57. The Lord is abundantly good. He is the one and only hope of the Christian. The Lord leads the Christian in the path of hope. If necessary, as a loving parent who corrects his child in an act of love, God purifies the sinner before it is too late, chastening him without attending to his cries. "Discipline your children while there is hope; do not set your heart on their destruction." [Prov. 19:18]

58. The Christian may shed tears today because God appears to be cruel but he will thank God tomorrow because of His infinite act of love! God's love maintains one's hope, an eternal and joyful hope.


59. In His infinite goodness, the God of hope fills the loyal Christian with joy and peace in believing so he will abound in hope through the power of the Holy Spirit. [Rom. 15:13] This is one of the many earthly rewards bestowed upon the Christian who seeks the way of God.

60. The Christian knows that "love is patient; love is kind; love is not envious or boastful or arrogant or rude. It does not insist on its own way; it is not irritable or resentful; it does not rejoice in wrongdoing, but rejoices in the truth. It hears all things, believes all things, hopes all things and endures all things." [1 Cor. 13:4-7]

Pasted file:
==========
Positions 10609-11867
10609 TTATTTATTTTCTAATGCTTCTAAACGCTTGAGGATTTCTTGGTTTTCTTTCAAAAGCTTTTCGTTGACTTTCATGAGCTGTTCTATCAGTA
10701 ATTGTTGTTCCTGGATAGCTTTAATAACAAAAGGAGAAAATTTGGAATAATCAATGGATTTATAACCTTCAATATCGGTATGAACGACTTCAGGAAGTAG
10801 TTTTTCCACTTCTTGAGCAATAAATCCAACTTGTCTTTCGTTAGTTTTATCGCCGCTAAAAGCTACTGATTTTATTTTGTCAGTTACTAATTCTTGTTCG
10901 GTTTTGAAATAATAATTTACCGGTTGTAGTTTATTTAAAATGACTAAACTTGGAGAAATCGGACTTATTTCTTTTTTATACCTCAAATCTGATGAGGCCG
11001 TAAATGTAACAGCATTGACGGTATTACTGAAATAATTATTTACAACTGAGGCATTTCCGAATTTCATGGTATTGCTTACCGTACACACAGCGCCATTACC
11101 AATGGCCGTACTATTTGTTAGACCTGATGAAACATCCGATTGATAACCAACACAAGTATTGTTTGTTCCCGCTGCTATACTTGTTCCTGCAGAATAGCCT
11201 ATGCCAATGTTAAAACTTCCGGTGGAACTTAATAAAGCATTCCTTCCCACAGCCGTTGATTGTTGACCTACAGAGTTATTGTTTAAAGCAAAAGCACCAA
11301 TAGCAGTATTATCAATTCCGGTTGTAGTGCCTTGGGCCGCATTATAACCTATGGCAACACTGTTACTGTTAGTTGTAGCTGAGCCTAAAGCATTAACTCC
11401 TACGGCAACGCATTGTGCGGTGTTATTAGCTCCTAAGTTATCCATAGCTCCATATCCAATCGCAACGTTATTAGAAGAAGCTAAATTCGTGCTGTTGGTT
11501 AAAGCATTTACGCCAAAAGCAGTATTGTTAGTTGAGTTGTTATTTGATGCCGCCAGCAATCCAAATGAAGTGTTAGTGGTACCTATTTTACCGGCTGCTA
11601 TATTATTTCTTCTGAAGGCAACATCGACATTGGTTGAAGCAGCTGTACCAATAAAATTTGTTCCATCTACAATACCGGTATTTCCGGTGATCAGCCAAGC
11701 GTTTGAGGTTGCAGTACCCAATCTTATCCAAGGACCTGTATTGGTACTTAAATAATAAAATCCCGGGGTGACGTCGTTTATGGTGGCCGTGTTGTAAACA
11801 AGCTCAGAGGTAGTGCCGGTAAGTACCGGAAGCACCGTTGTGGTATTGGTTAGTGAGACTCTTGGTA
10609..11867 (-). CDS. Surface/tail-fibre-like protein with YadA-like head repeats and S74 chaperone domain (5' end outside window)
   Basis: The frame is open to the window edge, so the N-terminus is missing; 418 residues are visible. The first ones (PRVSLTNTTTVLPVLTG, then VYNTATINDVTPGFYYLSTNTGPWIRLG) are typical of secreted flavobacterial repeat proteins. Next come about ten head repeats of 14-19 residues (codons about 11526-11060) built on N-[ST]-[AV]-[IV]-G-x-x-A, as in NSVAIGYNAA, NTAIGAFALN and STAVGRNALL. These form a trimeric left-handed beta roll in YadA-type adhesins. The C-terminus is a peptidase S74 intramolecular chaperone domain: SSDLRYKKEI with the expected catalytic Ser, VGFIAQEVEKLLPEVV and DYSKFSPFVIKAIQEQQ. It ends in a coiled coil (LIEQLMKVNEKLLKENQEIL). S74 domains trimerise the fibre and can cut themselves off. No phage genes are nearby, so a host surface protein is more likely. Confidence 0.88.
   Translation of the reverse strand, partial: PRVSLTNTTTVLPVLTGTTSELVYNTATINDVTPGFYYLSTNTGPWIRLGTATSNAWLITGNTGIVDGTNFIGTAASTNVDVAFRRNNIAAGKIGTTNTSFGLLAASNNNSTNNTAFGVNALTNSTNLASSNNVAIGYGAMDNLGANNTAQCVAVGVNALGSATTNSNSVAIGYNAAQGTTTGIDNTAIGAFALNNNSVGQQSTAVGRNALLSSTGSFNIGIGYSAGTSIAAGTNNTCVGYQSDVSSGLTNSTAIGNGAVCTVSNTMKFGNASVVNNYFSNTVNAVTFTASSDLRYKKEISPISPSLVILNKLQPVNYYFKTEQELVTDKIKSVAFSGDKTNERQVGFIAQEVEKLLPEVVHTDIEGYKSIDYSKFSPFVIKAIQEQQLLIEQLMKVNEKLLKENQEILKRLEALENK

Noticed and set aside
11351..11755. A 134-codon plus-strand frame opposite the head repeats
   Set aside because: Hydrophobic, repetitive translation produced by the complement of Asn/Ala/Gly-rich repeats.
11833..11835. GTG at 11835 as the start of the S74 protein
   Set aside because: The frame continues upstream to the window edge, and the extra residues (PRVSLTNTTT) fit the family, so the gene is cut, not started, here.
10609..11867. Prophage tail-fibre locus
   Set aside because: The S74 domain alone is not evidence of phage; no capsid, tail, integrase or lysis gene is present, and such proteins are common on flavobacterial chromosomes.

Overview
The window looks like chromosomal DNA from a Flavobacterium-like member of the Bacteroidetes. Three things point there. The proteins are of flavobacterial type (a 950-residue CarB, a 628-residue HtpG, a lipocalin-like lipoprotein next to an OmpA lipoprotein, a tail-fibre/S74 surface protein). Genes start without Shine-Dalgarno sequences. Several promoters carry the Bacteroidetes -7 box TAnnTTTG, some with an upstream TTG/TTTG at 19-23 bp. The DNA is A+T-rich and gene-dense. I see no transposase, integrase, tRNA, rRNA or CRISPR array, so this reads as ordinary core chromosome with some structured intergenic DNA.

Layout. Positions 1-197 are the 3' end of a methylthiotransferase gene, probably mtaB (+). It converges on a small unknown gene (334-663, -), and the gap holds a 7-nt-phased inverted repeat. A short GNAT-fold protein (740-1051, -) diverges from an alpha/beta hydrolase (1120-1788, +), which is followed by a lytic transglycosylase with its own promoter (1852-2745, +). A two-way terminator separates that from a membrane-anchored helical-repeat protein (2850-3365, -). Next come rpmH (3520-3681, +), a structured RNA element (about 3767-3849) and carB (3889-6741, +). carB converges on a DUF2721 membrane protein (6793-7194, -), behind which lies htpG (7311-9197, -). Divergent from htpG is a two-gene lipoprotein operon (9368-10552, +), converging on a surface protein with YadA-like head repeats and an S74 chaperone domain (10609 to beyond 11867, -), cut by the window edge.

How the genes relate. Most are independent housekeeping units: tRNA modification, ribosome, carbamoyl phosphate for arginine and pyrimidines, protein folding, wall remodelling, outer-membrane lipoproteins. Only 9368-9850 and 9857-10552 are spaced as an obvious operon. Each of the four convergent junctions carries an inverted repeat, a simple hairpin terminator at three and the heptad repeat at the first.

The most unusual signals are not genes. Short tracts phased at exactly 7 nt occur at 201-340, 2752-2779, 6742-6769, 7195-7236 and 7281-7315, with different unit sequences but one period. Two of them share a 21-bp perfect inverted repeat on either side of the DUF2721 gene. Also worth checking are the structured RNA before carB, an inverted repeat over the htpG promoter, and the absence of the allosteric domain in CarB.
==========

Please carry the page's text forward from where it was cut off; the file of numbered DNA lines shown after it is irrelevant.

61. When someone hopes for something, he must know within reason that there is a possibility that he will achieve his goal. One may say, can the Christian obtain the Kingdom of God? If he cannot, his hope and prayers would be a waste of time. The assurance of the Christian is his faith and hope in the Words of Jesus. Jesus said: "Fear not little flock, for it is your Father's good pleasure to give you the Kingdom." [Lk. 12:32]


This ends the course on "The Virtue of Hope". This course has been very detailed on the subject of hope. If a student takes the time to memorized the complete content of this course, he will be very enriched in his knowledge of this virtue. It is hoped that you enjoyed this course and that you have gained much knowledge to help you spiritually grow.

Our ministry sincerely hopes that this course has opened your eyes to the understanding of the virtue of hope. It is our desire to see that all our Christian brothers and sisters grow in the grace and love of the Lord.

May the Holy Spirit continue to guide you in your spiritual studies and enrich you in the virtue of hope. Remember, the more you please the Lord through your personal spiritual growth, the more He blesses you with His graces!